critical Bond number above which grains wet and disperse can be identified. Moreover, the formation of a jet, entraining air into the liquid occurs when the kinetic energy of the grains are sufficiently high. In the case of a moving liquid, stack formation is also assessed in a purpose-built 2-D flow cell.

The understanding gained from the foregoing analysis of dispersion or lump formation of insoluble grains is used to study the rehydration performance of soluble food powders. The subsequent discussion also considered the factors influencing the rehydration process of food
powders, focussing on powder properties, including moisture content, molecular weight, grain size and density, as well as the agitation speed, liquid temperature and the mass flow rate of powders added to the liquid.

The present findings have identified conditions under which lump formation occurs, and hence how these undesired phenomena can be avoided in applications requiring the efficient dispersion of grains across a liquid interface such as in the reconstitution of dehydrated food powders.

Ong Xin Yi, Taylor Spencer E., Ramaioli Marco (2019) Pouring of Grains onto Liquid Surfaces: Dispersion or Lump Formation?, Langmuir 35 (34) pp. 11150-11156 American Chemical Society
This study considers the consequences of adding grains to an air?liquid interface from a funnel. Depending on the grain contact angle and liquid surface tension, the interface is found to support a single or multiple layers of grains, forming a granular stack. By continuing to add grains, the stacks grow until either the lower grains disperse in the liquid, or the complete stack breaks free from the surface and sinks as a dry powder lump. Herein, the effects of grain contact angle, density, and size on these processes are studied experimentally, and a theoretical analysis is given. The maximum number of grains contained in a floating stack and its critical depth are observed to increase as the grain size decreases. The maximum number of grains scales with the bond number (Bo) as Bo?1.82 when stack detachment is observed and with an exponent ?2.0 when grains disperse into the liquid. As a result of these different scaling exponents, a critical bond number above which grains wet and disperse can be identified. Favorable conditions for dispersion are achieved with larger grains and, to a lesser extent, by lower surface tension and contact angle. The critical bond number separating grain dispersion from lump formation increases with an increasing grain contact angle, thus providing a physical justification for increasing grain size with common processes such as granulation or agglomeration. Conversely, a quantitative framework to interpret the limitations in dispersing small grains is proposed, justifying the need for low contact angle or liquids with low surface tensions, both favored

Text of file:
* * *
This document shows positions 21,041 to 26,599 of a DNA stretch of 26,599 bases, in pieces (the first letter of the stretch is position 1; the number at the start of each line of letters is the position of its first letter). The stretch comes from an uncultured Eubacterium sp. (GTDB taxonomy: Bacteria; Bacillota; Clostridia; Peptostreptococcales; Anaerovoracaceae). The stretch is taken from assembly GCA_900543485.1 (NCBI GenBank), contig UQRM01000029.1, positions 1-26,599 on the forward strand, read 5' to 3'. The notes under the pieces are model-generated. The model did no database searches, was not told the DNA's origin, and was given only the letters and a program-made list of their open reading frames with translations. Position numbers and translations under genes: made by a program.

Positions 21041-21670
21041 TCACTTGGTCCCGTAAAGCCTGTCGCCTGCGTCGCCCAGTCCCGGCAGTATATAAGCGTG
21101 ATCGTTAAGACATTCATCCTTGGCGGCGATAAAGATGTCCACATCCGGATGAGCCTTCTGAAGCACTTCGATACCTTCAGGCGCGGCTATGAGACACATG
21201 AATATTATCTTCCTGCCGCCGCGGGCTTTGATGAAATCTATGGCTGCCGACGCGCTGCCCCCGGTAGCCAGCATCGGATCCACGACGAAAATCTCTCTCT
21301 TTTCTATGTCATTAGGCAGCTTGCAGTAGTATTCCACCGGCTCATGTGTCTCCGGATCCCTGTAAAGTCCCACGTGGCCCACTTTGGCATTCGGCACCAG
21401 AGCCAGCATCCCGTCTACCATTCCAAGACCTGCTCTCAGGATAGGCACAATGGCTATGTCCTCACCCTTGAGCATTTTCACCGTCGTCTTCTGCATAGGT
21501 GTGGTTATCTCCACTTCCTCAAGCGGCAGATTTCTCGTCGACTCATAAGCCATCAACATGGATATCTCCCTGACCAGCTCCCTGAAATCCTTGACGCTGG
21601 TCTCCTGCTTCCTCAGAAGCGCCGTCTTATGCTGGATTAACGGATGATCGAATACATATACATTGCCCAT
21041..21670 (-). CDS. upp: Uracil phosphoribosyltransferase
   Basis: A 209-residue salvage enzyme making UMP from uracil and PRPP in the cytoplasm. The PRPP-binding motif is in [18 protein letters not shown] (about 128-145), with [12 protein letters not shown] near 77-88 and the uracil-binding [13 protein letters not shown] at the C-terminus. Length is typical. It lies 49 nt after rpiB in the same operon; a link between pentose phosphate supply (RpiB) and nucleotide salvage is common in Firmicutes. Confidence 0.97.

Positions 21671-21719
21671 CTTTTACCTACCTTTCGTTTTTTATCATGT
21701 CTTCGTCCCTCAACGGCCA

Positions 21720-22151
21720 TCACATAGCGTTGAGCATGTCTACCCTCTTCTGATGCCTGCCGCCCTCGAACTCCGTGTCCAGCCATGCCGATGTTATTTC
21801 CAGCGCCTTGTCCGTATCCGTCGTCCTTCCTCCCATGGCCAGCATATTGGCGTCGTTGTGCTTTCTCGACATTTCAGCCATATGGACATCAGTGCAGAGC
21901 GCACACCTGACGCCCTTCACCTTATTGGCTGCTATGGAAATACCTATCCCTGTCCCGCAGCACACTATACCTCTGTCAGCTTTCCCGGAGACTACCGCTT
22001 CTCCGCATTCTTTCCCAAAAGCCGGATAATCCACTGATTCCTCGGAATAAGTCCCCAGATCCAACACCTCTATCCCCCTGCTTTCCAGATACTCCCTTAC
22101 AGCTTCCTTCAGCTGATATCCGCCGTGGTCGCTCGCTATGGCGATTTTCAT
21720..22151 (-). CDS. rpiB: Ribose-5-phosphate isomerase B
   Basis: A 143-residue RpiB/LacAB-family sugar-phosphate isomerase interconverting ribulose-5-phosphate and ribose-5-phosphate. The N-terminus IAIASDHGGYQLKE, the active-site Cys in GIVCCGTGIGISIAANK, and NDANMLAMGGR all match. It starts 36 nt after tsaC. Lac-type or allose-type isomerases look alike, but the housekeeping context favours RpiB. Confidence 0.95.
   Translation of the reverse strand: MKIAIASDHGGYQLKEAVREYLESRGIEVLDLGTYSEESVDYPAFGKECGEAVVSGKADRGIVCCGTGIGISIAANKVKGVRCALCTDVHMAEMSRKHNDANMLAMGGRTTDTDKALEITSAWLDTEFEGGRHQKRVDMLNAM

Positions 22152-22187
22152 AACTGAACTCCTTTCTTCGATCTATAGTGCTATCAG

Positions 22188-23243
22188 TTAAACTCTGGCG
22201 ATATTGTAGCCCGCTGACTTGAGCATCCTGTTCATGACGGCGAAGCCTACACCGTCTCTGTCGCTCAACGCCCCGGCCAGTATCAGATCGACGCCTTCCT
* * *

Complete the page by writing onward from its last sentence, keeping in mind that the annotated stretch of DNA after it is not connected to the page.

by the use of surfactants. The present findings have identified conditions under which lump formation occurs, and hence how
these undesired phenomena can be avoided in applications requiring the efficient dispersion of grains across a liquid interface.